We recently published the fall issue of Thriving in Community, JCHE's newsletter featuring timely stories and information. One of the stories is reproduced below.
“Whatever It Takes to Get Residents to Move...”
That’s how Francine Godfrey, director of JCHE’s Fitness & Wellness program, sums up her philosophy on fitness.
Francine’s program is indispensable to our mission to enhance and improve the health and wellbeing of our residents, allowing them to thrive as they age in community. And not just because of its physical component. Equally critical is how Francine and her staff leverage the fitness program to encourage even our most isolated residents to socialize.
The science is clear on the shocking health effects of isolation: according to Heart Journal, loneliness increases the risk of heart disease by 29 percent and the risk of a stroke by 32 percent.
We know that because isolated residents almost never leave their apartments, they’re also the least active, and therefore, the ones who need exercise the most.
To tackle this vicious cycle of isolation and inactivity, Francine started an in-home exercise program, where fitness staff actually go into the apartments of these isolated residents. This took some outside-the-box thinking because we’re not an assisted-living organization. But it was the only way to ensure that these residents had access to physical activity and social interaction.
Slowly, as staff gain the trust of these residents, they get comfortable enough to leave their apartments and to walk down corridors, until eventually, they muster the courage to walk into the gym!
“To age healthfully, you have to keep moving,” Francine explains. “And because everyone is different, I base my programs on individual needs.”
Indeed, you won’t find any “cookie-cutter” programs at JCHE. All our programs and services are tailored to residents’ specific needs, and Francine’s fitness program exemplifies this.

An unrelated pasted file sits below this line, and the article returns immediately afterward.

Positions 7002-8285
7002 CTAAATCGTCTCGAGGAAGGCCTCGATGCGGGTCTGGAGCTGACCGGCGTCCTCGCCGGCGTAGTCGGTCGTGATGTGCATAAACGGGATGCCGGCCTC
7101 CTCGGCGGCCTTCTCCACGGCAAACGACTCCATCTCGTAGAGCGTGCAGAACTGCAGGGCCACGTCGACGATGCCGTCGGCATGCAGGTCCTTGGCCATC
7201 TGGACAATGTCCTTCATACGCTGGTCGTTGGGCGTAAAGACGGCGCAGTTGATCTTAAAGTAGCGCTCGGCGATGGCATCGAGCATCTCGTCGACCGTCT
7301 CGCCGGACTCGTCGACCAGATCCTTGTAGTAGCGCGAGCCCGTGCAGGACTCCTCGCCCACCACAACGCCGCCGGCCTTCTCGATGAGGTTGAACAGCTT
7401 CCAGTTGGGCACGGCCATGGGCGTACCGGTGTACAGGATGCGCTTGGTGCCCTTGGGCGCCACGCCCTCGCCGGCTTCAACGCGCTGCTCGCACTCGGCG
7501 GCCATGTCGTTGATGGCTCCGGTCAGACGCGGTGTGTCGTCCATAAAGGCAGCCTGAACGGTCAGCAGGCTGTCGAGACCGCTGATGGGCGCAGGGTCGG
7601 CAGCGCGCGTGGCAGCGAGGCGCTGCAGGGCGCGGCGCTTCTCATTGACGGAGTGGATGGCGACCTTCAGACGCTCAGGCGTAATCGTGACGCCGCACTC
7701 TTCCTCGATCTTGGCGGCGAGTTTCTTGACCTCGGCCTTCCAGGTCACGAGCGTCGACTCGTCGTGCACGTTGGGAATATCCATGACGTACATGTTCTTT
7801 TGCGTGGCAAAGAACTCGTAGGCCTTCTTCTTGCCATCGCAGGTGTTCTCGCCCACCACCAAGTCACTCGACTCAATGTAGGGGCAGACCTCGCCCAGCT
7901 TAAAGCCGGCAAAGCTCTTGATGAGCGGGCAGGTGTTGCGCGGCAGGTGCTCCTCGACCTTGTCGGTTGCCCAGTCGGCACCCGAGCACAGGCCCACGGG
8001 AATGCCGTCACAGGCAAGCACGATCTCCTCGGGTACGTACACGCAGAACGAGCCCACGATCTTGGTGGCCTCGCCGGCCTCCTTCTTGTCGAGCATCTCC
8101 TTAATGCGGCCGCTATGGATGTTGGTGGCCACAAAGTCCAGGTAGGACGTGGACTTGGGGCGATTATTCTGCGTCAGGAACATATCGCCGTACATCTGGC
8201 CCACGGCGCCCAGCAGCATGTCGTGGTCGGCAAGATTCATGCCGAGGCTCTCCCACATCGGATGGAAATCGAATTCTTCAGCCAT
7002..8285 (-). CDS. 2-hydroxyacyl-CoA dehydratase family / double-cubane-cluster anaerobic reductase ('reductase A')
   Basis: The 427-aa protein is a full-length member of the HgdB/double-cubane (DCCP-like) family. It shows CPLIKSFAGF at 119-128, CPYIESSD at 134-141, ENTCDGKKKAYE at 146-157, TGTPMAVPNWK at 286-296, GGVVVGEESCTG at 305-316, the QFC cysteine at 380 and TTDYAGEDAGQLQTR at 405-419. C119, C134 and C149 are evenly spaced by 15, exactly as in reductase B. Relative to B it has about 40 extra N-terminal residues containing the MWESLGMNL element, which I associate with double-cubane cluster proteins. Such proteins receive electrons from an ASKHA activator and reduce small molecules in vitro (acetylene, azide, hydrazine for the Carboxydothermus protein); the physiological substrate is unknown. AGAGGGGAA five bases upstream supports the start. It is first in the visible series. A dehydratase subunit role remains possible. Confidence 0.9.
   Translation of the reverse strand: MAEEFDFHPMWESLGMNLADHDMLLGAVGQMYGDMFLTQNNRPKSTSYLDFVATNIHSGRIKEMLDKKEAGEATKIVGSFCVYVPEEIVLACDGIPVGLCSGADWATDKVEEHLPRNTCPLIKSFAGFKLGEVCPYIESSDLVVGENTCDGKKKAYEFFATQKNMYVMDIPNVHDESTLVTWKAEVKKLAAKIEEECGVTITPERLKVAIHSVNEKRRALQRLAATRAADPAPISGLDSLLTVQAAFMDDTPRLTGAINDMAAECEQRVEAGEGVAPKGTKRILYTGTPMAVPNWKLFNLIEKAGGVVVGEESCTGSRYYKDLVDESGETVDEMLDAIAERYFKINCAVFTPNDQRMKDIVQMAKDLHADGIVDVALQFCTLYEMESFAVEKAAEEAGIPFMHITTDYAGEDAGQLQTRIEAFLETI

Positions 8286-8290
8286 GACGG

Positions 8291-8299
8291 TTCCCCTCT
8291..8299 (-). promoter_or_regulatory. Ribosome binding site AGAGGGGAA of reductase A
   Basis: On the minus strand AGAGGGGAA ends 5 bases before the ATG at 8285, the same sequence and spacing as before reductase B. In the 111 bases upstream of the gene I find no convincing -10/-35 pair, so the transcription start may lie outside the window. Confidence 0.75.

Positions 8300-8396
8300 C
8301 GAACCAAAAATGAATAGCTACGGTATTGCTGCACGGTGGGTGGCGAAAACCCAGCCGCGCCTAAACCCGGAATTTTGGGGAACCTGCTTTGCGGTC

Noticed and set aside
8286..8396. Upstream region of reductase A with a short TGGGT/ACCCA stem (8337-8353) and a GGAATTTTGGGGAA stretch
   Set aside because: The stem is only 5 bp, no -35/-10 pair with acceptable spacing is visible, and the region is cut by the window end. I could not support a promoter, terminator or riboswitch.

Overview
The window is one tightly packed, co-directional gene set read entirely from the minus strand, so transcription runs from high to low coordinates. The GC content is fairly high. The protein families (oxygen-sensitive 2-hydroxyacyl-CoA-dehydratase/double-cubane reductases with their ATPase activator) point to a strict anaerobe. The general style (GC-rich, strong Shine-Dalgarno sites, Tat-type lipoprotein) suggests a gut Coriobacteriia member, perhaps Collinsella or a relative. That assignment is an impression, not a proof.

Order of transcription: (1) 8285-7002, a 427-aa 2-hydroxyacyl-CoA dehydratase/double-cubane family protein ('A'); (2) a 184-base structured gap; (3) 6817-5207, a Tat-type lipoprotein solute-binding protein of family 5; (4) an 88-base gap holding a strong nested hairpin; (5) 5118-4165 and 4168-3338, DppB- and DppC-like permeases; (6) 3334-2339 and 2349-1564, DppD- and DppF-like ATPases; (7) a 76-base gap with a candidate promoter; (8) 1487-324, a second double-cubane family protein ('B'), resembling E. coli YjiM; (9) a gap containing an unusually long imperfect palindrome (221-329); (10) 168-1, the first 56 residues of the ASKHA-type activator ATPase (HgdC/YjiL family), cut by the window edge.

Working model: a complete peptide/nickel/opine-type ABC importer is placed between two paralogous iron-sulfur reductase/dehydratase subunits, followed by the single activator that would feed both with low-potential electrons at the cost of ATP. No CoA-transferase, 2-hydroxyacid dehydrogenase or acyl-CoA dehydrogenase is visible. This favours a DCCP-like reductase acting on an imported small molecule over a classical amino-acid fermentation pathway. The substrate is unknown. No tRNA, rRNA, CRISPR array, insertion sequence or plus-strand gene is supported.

For some people, our basic exercise regimen—which includes strength and conditioning training, aerobics, and free weights—is sufficient to keep them active and healthy.
For residents who are at a higher risk for falls—and especially residents with Parkinson’s—our Balance class, with its emphasis on body awareness, coordination, and strength, is more advantageous.
Those with cognitive and physical impairment benefit most, perhaps, from less physically rigorous exercises like seated stretching and toning, taught in our “Music and Movement” class. And our Exercise Seated Ball class is structured so that even our frailest residents can participate.
Then there’s meditation, Zumba, Yoga, Tai chi, and our new and very popular Posture Pop class that teaches participants how to breathe while walking, dancing, and sitting.
Francine and her staff are always innovating. They listen to residents and look for creative ways to engage them. This mindset allows them to be absolutely relentless in addressing each person’s unique needs.
Innovation is Francine’s strong suit when it comes to drawing in curious residents who have never attended a fitness class. A perfect example is her “Maestro Class.” Set to classical music, residents “conduct” using chopsticks. “It is so much fun and really great exercise!” Francine notes with her inimitable enthusiasm.
“Another one of our goals is to reduce how much medication our older adults take,” says Francine, a certified arthritis exercise instructor, who teaches an arthritis class with this objective in mind. “Residents have come up to me after a class, and said, ‘I don’t have to take pain medication after your class!’”
“I call it the ‘anything that hurts class’,” Francine jokes, although our residents would say it’s a perfectly accurate description.